edited January 2012 in General Discussion
I have read a number of things that players do consistantly in various campaigns. While consistant actions get results they also creat a reputation for the characters which then in turn can be used agains the characters at a later date. For instance, I read this morning of a group that had halfling in the party that would hide in backpackls of their larger companions and then jump out and strike a blow when combat ensued. While this may work a few times, I would have stories start circulating about the style of combat and then later when attempted, have a savy enemy exploit the strategy and cause the party some serious trouble.

In my games I always use a reputation system of one sort or another. You cant walk around killing people by shooting them in the back without it becoming common knowledge that you are a backstabbing coward. The same goes for talk in a public place. You never know who is listening and this too can lead to the creation of reputation or failure of plans.

Who else gives their characters reputation and how is it playing out in your campaigns?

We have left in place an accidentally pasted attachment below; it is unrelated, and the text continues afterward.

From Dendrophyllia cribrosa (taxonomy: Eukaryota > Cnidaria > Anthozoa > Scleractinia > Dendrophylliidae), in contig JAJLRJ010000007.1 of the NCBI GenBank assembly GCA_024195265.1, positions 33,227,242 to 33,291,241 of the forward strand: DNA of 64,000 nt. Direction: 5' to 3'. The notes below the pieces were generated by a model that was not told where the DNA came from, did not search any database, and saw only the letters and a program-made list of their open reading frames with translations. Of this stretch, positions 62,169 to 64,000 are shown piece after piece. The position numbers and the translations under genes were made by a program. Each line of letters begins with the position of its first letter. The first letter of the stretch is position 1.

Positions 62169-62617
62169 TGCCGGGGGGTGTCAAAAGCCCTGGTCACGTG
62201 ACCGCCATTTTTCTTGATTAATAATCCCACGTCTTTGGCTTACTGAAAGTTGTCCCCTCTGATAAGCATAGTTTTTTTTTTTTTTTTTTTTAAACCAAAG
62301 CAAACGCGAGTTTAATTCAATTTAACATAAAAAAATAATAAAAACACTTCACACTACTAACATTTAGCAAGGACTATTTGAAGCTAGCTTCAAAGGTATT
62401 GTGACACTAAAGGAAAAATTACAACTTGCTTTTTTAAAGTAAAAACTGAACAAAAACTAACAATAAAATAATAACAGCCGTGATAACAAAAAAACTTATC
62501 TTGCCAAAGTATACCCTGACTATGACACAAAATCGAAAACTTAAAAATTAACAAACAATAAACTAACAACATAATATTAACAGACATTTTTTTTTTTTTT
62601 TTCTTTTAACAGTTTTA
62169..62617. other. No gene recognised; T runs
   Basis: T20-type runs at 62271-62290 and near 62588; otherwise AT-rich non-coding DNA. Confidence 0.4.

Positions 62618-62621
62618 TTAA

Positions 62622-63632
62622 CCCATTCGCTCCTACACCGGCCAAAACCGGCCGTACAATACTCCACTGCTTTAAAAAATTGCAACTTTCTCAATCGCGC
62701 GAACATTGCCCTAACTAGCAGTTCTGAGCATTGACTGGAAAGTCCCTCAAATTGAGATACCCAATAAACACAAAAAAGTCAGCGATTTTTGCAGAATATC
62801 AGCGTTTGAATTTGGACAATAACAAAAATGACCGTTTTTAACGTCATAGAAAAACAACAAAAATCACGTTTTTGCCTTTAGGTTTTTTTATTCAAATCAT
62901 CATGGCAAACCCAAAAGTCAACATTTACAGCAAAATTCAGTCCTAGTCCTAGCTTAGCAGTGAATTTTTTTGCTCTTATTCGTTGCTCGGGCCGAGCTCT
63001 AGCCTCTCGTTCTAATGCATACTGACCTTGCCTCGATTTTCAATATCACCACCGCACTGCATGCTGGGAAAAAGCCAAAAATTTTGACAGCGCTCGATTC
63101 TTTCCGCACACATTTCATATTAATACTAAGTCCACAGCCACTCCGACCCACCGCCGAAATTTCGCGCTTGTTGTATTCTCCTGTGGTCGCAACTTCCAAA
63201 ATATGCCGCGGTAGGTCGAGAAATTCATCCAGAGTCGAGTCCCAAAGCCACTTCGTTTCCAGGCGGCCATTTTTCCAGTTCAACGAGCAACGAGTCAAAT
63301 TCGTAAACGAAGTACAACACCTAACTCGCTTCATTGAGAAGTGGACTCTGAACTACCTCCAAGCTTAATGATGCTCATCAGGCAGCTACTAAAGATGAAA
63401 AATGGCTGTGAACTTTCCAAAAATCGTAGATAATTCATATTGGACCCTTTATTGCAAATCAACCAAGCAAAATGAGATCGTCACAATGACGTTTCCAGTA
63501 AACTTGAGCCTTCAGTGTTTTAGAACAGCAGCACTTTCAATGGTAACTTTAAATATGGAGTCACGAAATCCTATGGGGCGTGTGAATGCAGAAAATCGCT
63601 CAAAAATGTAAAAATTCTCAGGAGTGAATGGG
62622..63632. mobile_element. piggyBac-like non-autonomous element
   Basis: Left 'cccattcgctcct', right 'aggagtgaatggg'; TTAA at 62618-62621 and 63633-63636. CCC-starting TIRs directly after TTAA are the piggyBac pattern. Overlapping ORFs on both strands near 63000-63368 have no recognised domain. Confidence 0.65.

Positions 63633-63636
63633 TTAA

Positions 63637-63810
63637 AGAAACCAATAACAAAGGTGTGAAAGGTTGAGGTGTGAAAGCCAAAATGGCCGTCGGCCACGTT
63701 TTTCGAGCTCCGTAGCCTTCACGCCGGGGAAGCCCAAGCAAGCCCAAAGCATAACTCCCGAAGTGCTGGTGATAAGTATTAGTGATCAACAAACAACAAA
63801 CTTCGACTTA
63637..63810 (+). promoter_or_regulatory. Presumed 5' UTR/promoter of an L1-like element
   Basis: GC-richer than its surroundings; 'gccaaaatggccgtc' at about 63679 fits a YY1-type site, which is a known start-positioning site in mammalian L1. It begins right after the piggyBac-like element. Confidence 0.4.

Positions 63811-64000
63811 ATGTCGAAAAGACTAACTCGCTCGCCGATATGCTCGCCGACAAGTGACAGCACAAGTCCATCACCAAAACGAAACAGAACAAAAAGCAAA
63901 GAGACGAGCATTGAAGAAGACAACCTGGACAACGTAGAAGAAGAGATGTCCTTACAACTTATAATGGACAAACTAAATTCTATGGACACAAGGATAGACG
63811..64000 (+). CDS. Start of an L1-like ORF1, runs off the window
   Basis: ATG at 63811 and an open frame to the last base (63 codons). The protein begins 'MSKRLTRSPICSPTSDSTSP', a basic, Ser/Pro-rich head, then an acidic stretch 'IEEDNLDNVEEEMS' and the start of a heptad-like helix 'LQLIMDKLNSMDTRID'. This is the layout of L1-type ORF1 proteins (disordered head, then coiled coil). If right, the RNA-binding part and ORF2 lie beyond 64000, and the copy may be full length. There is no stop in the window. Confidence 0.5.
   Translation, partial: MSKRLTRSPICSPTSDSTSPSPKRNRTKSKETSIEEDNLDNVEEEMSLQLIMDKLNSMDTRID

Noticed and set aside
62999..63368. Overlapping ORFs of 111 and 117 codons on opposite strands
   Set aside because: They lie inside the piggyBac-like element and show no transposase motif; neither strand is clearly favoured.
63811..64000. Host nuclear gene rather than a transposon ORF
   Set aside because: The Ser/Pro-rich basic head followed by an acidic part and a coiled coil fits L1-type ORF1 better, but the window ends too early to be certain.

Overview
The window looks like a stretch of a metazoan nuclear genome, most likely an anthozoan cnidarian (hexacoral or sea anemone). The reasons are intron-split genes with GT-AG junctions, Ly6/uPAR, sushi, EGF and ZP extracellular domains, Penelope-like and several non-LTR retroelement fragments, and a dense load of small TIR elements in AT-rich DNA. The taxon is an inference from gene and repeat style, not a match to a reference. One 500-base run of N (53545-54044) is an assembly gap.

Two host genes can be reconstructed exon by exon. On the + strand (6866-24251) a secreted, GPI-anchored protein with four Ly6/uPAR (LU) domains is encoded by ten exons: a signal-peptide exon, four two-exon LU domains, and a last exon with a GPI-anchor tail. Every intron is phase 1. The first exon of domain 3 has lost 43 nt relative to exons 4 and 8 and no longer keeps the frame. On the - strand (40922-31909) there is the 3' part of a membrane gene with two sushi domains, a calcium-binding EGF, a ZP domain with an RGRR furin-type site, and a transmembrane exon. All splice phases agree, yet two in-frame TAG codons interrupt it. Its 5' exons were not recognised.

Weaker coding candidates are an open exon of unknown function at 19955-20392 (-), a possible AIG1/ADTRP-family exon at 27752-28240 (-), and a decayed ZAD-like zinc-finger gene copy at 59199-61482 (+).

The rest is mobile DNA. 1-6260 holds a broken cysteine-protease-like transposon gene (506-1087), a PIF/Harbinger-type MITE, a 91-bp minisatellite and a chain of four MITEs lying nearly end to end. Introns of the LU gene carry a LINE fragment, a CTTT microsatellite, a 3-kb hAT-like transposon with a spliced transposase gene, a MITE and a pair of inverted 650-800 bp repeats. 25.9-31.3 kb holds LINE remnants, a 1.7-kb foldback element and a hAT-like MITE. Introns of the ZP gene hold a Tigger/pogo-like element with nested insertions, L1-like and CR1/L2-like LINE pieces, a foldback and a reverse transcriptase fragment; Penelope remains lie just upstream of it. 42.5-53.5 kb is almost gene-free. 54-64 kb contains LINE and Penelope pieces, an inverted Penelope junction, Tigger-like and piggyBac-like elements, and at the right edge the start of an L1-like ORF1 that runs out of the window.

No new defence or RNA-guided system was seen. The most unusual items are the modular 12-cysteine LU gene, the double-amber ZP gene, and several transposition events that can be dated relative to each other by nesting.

"Star Trek Late Night":


  • magavendon
    Posts: 112
    My DM actually tried to remedy that situation, because he just hates me being awesome I guess, unfortunately I can't remember right now how we got around the whole problem of people beginning to expect a backpack assault. You can be sure I had a way around it, of course, being the awesome rogue that I was. ;)

    But it's still a good idea, nevertheless. The world should react to what people do in it. GURPS naturally has a reputation system in place. Sadly, though, I'm not very good right now at using it to have people react to my PCs in different ways. I keep trying to remind myself, but there is so much else to keep track of I just keep forgetting, heh.
  • TheMazeController
    Posts: 115
    Verisimilitude would curb the backpack attack pretty fast in my game. If you're carrying a hobbit in your pack ... where's your stuff? if the hobbit is in the pack where is his pack? ... What about being dreadfully overbalanced if you get ambushed?

    I could go on and on obviously but I wouldn't be a jerk about it either... if this was an occasional tactic that the players employed as part of a plan of attack **queue huddle scene:** __"Ok Guys - Were going to go with plan Zulu... halfling pack attack."__ I would run with that no problem. It's when it gets to be the tactics du jour that I would sprinkle in a little reality.

    I usually dont have my players try to break the game tho - Kinda like where I read about the guy who tied a mount to a dragon... issues with that idea probably ... but in the interest of fun I would go with it until I had players trying to break the game. After that they would get slapped down.
  • HurstGM
    Posts: 205